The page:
How to buy the best telescope for children in 2022?

People have always been interested in looking at the sky from a very young age and knowing what’s out there waiting for us to explore outer space.  Buying a pair of binoculars for your child can be a struggle.  Children’s telescopes have many advantages over regular telescopes.  But buying the best telescope for children isn’t always easy, so read on to learn how.  

Things to consider before buying the best telescope for children  

1. Reasons for purchase  

Before you buy a telescope, you need to know what you are buying for.  The quality and service provided by the telescope will depend directly on your needs and requirements.  Since you are buying binoculars for your children, you do not need a professional telescope.  All you need is a product that meets your child’s needs.  

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2. The map  

A star map is a way of knowing which star is which.  Once children are used to using a telescope, providing them with a star map can help them use the telescope better and learn more about the night sky.  

3. Easy to use  

Telescopes can be complex, which sometimes causes novices to give up altogether.  When buying binoculars for your children, you need to consider how easy it is to use relative to their age.  Teenagers will certainly find it much easier to master the more complex aspects of higher-spec telescopes, while younger kids will just want to see something cool.  

4. The focal length  

In short, the focal length of a telescope (usually measured in millimeters) is the distance between the lens or mirror and the point at which an image of the sky is created.  The longer the focal length, the higher the magnification, the lower the field of view.  In general, a longer focal length results in a longer telescope.  However, more modern telescopes are built in a way that allows for larger focal lengths in shorter, fatter telescopes.  

5. Accessories  

Since you are buying binoculars for your children, you will not need many accessories.  So don’t waste your money on a telescope with lots of extras.  Simply choose a simple, basic yet powerful telescope to give your child the start they need.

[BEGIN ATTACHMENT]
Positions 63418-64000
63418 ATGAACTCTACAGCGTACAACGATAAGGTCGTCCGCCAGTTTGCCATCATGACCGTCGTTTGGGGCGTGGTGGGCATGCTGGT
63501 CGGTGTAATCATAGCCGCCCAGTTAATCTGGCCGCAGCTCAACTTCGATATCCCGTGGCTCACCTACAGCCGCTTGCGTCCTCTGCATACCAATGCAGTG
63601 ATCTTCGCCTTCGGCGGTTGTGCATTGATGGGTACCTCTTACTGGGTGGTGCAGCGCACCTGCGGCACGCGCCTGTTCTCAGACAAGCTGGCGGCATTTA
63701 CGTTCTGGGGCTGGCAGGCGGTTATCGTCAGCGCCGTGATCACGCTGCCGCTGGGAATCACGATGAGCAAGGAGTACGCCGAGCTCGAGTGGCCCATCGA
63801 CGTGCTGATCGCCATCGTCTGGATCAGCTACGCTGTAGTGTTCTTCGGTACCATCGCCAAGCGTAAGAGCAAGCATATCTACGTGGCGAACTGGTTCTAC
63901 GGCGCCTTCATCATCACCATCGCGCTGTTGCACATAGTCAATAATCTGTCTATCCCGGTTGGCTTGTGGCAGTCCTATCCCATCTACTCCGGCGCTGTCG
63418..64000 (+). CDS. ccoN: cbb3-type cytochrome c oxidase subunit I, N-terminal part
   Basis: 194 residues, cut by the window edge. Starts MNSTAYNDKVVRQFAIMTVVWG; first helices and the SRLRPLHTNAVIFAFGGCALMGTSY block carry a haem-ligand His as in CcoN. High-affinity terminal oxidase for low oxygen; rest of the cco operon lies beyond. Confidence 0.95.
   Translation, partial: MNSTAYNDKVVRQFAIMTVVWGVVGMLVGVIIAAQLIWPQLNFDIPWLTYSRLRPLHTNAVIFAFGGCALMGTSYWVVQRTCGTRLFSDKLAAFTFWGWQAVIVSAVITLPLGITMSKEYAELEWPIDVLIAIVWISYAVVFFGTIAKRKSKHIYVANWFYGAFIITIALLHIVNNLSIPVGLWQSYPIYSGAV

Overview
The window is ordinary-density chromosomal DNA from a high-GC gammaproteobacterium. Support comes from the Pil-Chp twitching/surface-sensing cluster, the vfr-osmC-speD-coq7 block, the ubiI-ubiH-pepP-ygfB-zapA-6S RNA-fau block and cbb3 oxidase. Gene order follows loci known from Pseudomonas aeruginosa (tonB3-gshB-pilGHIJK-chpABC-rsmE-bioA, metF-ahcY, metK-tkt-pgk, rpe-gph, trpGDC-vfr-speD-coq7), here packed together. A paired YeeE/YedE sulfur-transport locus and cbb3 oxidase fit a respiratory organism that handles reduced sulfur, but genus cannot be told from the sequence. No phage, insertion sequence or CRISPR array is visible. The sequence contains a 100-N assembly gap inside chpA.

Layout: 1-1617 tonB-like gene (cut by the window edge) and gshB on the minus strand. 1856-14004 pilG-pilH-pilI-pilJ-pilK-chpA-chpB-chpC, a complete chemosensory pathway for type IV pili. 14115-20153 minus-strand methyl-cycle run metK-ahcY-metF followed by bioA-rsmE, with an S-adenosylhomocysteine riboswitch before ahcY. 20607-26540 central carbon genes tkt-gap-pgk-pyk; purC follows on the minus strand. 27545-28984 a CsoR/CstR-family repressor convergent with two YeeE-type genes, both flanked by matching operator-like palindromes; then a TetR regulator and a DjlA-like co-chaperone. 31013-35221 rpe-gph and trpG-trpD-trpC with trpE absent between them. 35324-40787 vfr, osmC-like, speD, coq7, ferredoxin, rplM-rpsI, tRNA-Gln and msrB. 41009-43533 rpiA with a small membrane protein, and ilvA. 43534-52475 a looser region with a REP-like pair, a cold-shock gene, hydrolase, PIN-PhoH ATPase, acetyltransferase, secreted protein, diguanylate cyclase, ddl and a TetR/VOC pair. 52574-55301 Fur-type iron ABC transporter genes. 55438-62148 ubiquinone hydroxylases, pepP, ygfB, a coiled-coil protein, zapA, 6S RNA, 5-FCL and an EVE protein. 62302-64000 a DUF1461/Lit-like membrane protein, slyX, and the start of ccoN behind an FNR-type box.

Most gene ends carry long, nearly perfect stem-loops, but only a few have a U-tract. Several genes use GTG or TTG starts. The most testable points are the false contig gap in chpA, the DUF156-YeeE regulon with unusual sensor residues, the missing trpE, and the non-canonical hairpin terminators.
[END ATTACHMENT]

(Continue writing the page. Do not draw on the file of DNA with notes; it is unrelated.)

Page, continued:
Two or three eyepieces are enough for your child.  Low-power eyepieces are large enough to view nebulae and other celestial bodies.  Medium to high magnification is required to see the planets and moon in detail.  

6. The aperture  

Aperture is widely regarded as the most important telescope specification.  It refers to the diameter of the telescope’s lens or the mirror that collects the light.  In short, the higher the aperture, the more light it can collect and produce a better, brighter image.  According to experts, the good aperture of an amateur telescope is between 80 and 300 mm.  

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7. Price range  

Whenever you buy a product, you should look for the product that will give you the best performance at the best price for your money.  Look at the price of the telescope before buying.  A higher price tag doesn’t necessarily mean great functionality.  Try to strike a balance between your budget and the features you offer.  Even if you spend a little more on the product, making sure it lasts is worth it in the long run.  

8. Telescope type  

There are three types of telescopes: refraction, Newtonian, and compound.  For this age, without going into too much detail, we recommend using the refractor telescope because it has one characteristic.  Refractor telescopes have eyepieces at the end of the body, which makes them more accessible to children because they can stand on something and use it more comfortably.  Taller children can even reach it without help.  Newtonian telescopes are not recommended because the eyepiece is higher in position and therefore harder to reach.  

Buying a telescope can be a daunting task when you don’t know which of the thousands of products on the market is the best.  Our in-depth reviews will help you choose the best telescope for your child.  

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